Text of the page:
Lets summarise the list of problems with this simple example for later reference:

  1. Can’t define operators on an interface , thus you can’t constrain to types that support operators
  2. Can’t issue constraints against type arguments of type arguments
  3. No consistent last item
  4. No static type checking

It would be nice to write some code like this:

if(Iterator.T is Numeric){
  for(Iterator i = start; i != end; i++){
    i *= 2;

Or, better still

void Double(Iterator start, Iterator end) where Iterator.T : Numeric
  // ...

But it is not to be – at least in this version. Even if we could define constraints that specified the operators, we would not be able to retroactively attach the interfaces to types in the framework. Oh, and another thing – IEnumerator<T> doesn’t support Equality comparison, that rules out iteration between ranges. Iterators in STL support the ‘one beyond the end’ concept that enables a collection to have a definite immutable value for the end of a collection that doesn’t get out of date if new elements are added to the end of a collection. Contrast that with the following implementation of System.CharEnumerator.Current. 

public char Current {
  get {
    if (this.index == -1) {
      throw new InvalidOperationException (Environment.GetResourceString( "InvalidOperation_EnumNotStarted"));
    if (this.index >= this.str.Length) {
      throw new InvalidOperationException (Environment.GetResourceString( "InvalidOperation_EnumEnded"));
    return this.currentElement;

As soon as the iterator gets to the end of the collection it will not allow a dereference of collection elements. Instead it begins to throw exceptions. If this is typical of the framework, it doesn’t bode well for algorithms like Double above, since you can’t dereference one beyond the end of the collection without throwing exceptions.

Without a common, immutable end of collection marker that can be passed to an algorithm, we are going to have problems. Firstly, we will have to provide algorithms for both the whole collection and for a range within that collection. Perhaps that’s why the canonical generic algorithm in System.Collections.List is ForEach? Without a guaranteed end of collection iterator value, we can’t be sure of iterating the whole of a collection that is being inserted to while it is being iterated.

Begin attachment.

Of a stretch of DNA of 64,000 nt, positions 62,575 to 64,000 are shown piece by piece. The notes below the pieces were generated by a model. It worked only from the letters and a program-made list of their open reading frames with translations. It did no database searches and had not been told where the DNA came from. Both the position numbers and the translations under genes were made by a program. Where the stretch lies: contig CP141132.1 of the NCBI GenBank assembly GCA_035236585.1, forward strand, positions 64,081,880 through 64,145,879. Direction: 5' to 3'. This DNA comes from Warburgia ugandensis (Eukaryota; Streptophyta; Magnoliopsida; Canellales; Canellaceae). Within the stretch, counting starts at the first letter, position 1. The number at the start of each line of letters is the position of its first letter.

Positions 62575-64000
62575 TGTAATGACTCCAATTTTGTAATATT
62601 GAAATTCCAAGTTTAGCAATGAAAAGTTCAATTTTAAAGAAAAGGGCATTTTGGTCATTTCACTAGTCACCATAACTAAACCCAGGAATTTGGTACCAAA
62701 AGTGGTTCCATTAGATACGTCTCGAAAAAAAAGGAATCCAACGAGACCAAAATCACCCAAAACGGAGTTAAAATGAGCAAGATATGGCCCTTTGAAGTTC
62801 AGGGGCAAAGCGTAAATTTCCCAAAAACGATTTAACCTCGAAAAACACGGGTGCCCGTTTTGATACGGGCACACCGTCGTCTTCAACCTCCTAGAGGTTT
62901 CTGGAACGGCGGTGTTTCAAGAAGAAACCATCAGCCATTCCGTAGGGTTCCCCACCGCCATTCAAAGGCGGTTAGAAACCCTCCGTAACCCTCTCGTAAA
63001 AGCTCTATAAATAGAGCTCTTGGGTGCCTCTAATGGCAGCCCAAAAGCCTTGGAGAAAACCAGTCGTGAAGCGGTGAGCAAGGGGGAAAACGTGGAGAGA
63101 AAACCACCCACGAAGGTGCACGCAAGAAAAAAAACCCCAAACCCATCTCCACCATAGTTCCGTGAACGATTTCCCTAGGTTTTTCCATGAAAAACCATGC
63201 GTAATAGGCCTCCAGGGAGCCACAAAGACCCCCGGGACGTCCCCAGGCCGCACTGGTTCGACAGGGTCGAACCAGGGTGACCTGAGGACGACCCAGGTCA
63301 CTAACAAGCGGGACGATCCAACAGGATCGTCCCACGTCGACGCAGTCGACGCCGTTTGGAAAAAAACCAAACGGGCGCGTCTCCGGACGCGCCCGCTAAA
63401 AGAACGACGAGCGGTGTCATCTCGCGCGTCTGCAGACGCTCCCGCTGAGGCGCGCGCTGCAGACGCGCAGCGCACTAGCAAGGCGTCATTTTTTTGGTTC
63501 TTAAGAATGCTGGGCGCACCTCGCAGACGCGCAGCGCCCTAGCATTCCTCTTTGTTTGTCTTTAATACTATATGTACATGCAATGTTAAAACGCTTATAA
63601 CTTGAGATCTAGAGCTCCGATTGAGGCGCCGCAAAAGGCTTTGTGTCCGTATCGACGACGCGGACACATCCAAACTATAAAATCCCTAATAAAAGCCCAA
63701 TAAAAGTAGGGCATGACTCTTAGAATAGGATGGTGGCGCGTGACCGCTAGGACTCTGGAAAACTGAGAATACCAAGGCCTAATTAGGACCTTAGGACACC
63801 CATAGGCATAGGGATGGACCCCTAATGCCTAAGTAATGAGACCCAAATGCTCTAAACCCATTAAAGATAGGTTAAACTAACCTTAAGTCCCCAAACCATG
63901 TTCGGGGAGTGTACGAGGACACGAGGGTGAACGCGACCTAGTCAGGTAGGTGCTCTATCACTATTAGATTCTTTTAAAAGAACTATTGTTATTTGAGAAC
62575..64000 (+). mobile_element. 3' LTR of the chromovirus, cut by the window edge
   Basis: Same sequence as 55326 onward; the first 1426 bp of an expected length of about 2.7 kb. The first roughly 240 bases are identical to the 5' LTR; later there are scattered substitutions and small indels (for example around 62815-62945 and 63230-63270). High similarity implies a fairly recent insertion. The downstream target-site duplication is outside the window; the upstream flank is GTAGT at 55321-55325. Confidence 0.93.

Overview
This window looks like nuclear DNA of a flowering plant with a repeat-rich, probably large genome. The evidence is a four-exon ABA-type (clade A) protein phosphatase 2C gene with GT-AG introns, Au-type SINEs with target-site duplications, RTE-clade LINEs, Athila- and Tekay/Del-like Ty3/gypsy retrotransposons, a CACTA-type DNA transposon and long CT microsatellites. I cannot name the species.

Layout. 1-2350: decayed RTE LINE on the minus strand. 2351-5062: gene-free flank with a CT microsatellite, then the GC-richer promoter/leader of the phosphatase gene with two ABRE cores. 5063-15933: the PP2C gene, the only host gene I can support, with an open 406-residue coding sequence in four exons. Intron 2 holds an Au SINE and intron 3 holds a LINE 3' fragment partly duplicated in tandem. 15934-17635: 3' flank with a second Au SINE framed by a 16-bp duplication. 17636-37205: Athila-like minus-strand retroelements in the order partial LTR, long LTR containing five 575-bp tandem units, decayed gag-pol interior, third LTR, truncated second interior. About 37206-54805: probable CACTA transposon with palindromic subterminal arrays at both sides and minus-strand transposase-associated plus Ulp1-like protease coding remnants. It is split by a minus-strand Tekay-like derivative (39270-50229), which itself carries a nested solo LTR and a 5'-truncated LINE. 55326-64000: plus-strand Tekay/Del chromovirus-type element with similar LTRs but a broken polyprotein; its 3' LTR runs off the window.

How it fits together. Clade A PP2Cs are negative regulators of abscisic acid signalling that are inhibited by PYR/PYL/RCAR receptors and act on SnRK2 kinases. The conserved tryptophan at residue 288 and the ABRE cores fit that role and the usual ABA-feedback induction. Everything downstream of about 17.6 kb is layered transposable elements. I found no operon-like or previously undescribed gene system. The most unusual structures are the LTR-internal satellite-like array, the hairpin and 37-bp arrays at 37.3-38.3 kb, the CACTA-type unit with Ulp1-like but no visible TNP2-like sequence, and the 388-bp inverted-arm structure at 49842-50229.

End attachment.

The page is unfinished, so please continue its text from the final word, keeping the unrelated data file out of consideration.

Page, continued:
Shortcomings of C#

Using a convention about how collections expose their type parameters, STL allows a thorough introspection into data types used in a collection and its contained elements, without any prior knowledge of the types.  In a Genetic Algorithm, I never need to know how my Genomes are encoded to be able to evolve them. In C# I can get an iterator such as IEnumerable<T>, but if T has further detail inside it, I have no easy way to get at it, because there are no typedefs or their equivalent inside IEnumerable. The code in my example above is completely illegal. You can’t do Iterator.T because T is not accessible from Double. All it knows about is Iterator. It could define a constraint to say that its iterators must be IEnumerator<T> but even then, it still can’t work without explicitly specifying the types iterated over.

Some collection libraries use a pattern of defining T (the element type) on the generic method, and then define their interfaces to accept IList<T>or IEnumerator<T>. This is partially generic – it allows the iterated elements to be parameterised, but not the collection types or their iterators.

What’s so bad about that, you might ask. Well, the type parameters would contain redundant type definitions which would be messy and would make the code brittle. In addition, that approach would only be useful if you knew how many levels you would need to dig into the type definitions. If you wanted to look inside T of IEnumerator<T>, you would have to provide extra parameters in the cases where T was itself generic. Obviously, messing with the parameter lists of a generic type or method won’t help. So, we need some sort of type export mechanism.